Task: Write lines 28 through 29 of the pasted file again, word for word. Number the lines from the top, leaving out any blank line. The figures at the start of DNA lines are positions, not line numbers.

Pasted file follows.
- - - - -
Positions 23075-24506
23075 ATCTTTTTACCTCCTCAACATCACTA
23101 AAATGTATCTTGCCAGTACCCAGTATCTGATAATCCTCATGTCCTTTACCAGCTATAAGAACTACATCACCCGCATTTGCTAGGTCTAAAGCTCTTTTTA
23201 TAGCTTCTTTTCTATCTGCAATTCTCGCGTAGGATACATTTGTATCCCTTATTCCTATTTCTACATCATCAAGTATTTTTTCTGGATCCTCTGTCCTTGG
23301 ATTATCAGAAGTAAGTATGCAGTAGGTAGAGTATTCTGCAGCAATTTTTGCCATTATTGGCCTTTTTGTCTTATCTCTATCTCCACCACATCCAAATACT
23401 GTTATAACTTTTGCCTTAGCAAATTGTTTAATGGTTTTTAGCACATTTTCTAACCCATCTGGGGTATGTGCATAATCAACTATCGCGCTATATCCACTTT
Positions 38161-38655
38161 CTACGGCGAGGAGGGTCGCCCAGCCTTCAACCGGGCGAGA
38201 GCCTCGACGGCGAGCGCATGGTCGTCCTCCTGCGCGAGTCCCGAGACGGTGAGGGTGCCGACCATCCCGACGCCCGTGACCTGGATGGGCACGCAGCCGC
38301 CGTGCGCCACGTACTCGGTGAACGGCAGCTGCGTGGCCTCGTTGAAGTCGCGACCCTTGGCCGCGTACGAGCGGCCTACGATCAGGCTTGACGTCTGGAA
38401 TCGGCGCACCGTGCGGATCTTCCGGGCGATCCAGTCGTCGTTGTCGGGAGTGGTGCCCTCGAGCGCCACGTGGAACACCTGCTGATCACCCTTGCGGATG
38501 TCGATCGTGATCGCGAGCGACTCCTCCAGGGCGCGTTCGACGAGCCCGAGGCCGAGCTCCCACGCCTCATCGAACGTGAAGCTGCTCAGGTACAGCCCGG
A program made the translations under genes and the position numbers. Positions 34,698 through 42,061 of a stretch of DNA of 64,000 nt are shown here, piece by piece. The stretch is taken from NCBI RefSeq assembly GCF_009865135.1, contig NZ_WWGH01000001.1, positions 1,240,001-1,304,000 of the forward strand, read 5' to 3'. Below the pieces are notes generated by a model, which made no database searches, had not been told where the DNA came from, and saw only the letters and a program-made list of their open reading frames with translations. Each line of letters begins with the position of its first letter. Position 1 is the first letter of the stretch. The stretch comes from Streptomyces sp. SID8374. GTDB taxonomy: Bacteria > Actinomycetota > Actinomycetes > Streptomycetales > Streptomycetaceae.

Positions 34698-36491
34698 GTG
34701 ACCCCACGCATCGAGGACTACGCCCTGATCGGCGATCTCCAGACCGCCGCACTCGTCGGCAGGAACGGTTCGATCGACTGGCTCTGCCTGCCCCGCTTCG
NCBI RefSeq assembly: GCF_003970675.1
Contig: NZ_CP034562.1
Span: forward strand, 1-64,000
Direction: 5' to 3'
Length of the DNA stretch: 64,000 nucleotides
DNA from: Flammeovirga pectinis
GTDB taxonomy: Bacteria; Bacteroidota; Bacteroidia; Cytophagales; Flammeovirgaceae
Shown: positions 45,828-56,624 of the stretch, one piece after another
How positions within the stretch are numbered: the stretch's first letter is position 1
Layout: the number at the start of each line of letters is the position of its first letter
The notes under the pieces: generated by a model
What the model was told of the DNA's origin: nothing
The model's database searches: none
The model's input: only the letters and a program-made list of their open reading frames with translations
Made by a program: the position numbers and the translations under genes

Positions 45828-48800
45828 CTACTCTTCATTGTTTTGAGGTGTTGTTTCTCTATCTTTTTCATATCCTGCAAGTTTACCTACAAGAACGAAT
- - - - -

What the model was told of the DNA's origin: nothing
The model's database searches: none